Lithuanian Defence Ministry Proposes To Withdraw From the Convention on Cluster Munitions
The Lithuanian Ministry of Defence proposes that the country's State Defence Council consider withdrawing from the Convention on Cluster Munitions, which prohibits the use, transfer and production of cluster bombs.
This was reported by LRT.lt.
According to the report, the Ministry believes that cluster munitions are a highly effective means of defence that Lithuania should be able to use.
In the event of an armed conflict against Lithuania, Russia and Belarus would undoubtedly use cluster munitions, which would give them a military advantage.
The ministry emphasises that the treaty does not involve the United States, nor "other countries such as Estonia, Finland, Latvia, Poland, Romania and Turkey, which are our allies and with whom we plan to defend ourselves against possible aggression".
Lithuania joined the Convention on Cluster Munitions in 2011. It prohibits the use, production and acquisition of cluster munitions and establishes specific obligations to address the humanitarian consequences of these weapons.
A cluster munition is a form of explosive weapon dropped from the air or ground that fires or ejects smaller submunitions. Because cluster munitions release many small bombs over a large area, they pose a risk to civilians.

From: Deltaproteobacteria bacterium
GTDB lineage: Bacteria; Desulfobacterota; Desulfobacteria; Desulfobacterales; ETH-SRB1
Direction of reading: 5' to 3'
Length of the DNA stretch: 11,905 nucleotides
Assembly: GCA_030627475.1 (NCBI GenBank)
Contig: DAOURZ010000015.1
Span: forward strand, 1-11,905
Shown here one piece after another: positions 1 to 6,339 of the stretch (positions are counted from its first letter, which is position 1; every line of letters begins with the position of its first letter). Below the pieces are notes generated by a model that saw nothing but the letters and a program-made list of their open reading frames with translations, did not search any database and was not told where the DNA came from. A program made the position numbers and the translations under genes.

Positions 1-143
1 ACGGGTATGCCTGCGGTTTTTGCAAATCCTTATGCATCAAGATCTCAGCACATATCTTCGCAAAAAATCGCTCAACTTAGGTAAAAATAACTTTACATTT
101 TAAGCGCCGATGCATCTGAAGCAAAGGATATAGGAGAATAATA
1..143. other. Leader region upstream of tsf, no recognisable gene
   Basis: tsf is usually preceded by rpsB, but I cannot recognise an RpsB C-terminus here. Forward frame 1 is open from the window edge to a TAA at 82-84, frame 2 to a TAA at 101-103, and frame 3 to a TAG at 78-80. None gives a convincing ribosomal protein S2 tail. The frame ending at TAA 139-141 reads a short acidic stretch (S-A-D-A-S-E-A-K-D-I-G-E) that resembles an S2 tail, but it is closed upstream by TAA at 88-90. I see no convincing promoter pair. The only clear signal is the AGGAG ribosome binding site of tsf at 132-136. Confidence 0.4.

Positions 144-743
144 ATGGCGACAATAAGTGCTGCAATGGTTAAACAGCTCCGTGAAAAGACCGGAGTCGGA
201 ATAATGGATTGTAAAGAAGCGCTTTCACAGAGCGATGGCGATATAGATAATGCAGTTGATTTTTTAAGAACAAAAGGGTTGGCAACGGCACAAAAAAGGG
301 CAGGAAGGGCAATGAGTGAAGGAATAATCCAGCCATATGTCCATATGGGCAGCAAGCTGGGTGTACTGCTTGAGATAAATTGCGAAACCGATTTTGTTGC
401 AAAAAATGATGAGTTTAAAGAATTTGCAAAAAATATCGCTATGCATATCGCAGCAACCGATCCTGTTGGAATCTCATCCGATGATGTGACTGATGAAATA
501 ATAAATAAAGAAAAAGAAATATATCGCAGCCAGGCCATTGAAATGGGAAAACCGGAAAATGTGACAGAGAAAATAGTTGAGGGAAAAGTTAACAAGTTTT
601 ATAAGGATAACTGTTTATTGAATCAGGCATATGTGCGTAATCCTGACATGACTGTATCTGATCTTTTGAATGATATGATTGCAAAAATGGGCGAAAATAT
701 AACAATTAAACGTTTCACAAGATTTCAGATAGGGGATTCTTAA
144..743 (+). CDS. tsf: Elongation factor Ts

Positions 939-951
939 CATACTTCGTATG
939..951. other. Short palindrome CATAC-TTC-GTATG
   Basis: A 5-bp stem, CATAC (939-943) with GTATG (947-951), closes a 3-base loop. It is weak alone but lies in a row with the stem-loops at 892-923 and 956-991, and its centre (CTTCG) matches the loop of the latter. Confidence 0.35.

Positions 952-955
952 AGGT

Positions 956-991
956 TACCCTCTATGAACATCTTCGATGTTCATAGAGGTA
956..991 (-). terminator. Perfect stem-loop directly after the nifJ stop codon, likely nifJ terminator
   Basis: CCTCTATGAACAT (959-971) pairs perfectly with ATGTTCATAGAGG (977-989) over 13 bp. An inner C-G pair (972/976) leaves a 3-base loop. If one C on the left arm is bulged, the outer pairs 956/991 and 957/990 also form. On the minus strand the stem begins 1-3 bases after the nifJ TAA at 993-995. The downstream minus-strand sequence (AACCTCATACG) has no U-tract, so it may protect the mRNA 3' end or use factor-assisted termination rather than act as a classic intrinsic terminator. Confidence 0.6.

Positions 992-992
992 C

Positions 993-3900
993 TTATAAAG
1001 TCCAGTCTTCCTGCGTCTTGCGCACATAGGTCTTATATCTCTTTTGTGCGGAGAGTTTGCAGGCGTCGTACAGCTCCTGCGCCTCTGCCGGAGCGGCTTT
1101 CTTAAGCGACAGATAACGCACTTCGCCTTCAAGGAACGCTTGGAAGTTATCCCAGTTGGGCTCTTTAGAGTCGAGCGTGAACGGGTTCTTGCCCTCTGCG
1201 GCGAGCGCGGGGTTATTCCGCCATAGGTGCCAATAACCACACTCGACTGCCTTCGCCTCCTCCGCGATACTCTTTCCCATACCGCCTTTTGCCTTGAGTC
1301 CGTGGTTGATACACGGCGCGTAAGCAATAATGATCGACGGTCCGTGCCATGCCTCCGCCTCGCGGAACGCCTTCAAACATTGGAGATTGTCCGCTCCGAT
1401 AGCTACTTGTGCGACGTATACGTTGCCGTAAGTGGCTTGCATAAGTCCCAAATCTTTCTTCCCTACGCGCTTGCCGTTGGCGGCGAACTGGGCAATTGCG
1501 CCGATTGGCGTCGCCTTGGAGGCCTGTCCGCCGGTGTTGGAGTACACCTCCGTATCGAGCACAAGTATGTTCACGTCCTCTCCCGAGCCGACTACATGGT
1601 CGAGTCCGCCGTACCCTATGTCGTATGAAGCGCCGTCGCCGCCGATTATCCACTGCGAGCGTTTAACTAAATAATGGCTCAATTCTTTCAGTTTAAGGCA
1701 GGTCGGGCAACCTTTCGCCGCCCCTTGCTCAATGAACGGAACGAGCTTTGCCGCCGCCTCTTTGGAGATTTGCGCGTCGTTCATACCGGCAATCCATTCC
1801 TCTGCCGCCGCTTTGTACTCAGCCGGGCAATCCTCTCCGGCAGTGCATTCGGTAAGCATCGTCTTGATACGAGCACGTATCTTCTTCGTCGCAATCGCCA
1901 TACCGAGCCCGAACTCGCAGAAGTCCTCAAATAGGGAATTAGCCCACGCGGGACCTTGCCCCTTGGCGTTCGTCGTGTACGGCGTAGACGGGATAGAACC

According to Defence Minister Arvydas Anušauskas, the country needs to abandon the ban "on the acquisition and use" of cluster munitions. Lithuania, he insisted, "cannot even train specialists to neutralise them, to deal with them, because under this convention it cannot even import such munitions, store and use them".
Lithuanian Defence Minister first expressed hope that Lithuania would withdraw from the Convention in mid-August.
As reported by The Gaze, on 7 July, the US announced an $800 million military aid package for Ukraine, which for the first time includes cluster munitions. This ammunition was intended to temporarily address the shortage of artillery shells.
The supply of cluster munitions to Ukraine is one of the most controversial topics in the West. After all, the International Convention, adopted in 2008 and signed by more than 100 countries, prohibits their use, transfer, production and storage. However, Ukraine, like Russia, has not signed the document. The United States is ready to invest in the security of the de-occupied territories. More than $95 million has already been allocated for demining, and the US promises to mitigate the consequences of the use of cluster munitions by both the Ukrainian and Russian armies in the future.
As it became known at the end of August, the United States is considering providing Kyiv with cluster munitions for long-range rocket artillery with a longer range.